Tracey Cheek, Staff Writer
All of you coffee lovers out there have probably heard on multiple occasions: “Coffee is bad for you, you should really cut down,” “You’re never going to be able to sleep tonight if you drink another cup of coffee,” “Coffee stains your teeth!” Well, after all these years of being shot down for drinking so much java, it is time to take a stand.
Coffee, it turns out, is not all that bad for you. If it’s a cup per hour ratio for you at the library or espresso shots that get you ready for the Friday night pregame, then so be it. There are multiple benefits to drinking coffee, and studies keep expanding to find more and more perks of having that delicious cup of joe.
A popular myth about coffee is that it is fattening. This is both true and false, depending on how you take your drink. If you go to Dunkin Donuts and order a “large caramel coffee, light and sweet” then that will definitely pack on the calories. Some businesses make the coffee so “light and sweet” that you are basically drinking creamer and sugar with a hint of coffee. Keep an eye open when adding in your creamer and maybe switch sugar to a less-fattening sweetener. Switch your French Vanilla Coffeemate to fat-free French Vanilla if you really rely on creamer to drink your coffee. The coffee bean itself is good for you and not fattening, just be aware that the stuff you add into the coffee bulks up the calories.
Studies show that drinking coffee can make you feel happier. So don’t hate next time someone looks miserable before they’ve had their morning coffee, because it truly does make a difference in mood. It is actually the antioxidants in coffee, and not the caffeine, that acts as a natural mood enhancer.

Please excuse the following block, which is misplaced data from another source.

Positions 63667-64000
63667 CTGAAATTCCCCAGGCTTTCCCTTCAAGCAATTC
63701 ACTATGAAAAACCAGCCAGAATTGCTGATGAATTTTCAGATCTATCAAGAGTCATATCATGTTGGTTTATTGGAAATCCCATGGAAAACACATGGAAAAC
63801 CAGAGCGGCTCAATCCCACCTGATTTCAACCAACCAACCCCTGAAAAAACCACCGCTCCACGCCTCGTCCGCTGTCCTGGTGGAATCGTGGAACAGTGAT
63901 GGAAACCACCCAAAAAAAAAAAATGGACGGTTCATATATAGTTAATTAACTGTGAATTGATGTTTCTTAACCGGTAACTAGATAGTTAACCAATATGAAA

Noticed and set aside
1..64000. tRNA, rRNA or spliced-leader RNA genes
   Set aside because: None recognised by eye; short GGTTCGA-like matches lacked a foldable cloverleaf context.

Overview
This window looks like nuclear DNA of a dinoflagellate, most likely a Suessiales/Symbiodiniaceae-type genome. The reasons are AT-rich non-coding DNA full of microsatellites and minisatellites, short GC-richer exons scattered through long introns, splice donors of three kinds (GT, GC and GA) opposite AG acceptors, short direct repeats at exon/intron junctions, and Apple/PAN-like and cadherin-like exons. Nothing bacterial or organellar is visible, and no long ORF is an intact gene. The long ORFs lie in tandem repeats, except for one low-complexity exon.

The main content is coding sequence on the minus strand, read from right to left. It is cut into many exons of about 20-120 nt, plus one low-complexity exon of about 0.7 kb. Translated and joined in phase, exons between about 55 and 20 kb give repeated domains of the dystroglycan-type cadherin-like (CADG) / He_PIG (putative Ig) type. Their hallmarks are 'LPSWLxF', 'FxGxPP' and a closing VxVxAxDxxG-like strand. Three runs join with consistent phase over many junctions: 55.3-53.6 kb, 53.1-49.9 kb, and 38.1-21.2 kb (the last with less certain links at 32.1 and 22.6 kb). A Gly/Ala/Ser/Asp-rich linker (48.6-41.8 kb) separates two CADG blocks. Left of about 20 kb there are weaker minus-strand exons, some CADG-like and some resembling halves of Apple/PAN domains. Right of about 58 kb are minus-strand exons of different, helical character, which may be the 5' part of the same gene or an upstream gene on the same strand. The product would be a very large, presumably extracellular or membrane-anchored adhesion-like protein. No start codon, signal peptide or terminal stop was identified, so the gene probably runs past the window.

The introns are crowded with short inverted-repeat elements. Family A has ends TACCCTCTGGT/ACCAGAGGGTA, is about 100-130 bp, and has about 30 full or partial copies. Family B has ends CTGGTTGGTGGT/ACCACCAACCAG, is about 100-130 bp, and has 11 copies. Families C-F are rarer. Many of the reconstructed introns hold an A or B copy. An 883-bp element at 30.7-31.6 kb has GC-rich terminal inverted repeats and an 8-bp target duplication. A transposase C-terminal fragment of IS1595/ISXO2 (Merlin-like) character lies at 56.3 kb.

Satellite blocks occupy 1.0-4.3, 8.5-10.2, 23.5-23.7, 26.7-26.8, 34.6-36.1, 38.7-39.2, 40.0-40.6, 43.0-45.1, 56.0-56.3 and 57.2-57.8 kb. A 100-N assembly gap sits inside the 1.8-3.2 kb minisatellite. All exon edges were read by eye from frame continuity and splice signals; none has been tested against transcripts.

This mood enhancer may also prove to be a valuable study companion. Researchers at John’s Hopkins University have found that about 200 milligrams of caffeine, equal to a strong cup of coffee, proved to be a memory booster up to 24 hours later. According to USAToday, lead author of the study Michael Yassa “recruited 160 young, healthy participants who did not usually consume caffeine products. The participants studied a series of images, then five minutes later, took 200 milligrams of caffeine in tablet form.” The next day these participants were asked to identify a series of images, some the same as the ones they had seen before, others were similar images with slight differences. Those who consumed caffeine were more likely to correctly distinguish these slightly different images.
There are also studies which allude to assumptions that coffee may decrease stress levels. Just the smell of coffee can make you less stressed out, sort of like aromatherapy. Next time you’re brewing up a cup of joe, take a deep breath and soak it all in You might just feel more relaxed and prepared to take on that hefty paper on your to-do list.
Studies also show that coffee is good for your liver. Consider the two things that an average college student puts into their body quite often: coffee and alcohol. This by no means is a reason to go and destroy your liver Saturday night and expect everything to be okay the next morning just because you have a cup of coffee. But the study showed that those who drink at least one cup of coffee per day were 20 percent less likely to develop liver cirrhosis (a disease caused by excessive alcohol consumption).
So, the next person you hear boasting about their recent cut back on coffee because they heard that is unhealthy, do them a favor and buy them a cup of joe. If it makes you happy, helps you get your work done and you just can’t imagine your mornings without that java, don’t make your life miserable by taking it away. Keep calm and enjoy that hot, steamy beverage that we have grown to love and appreciate.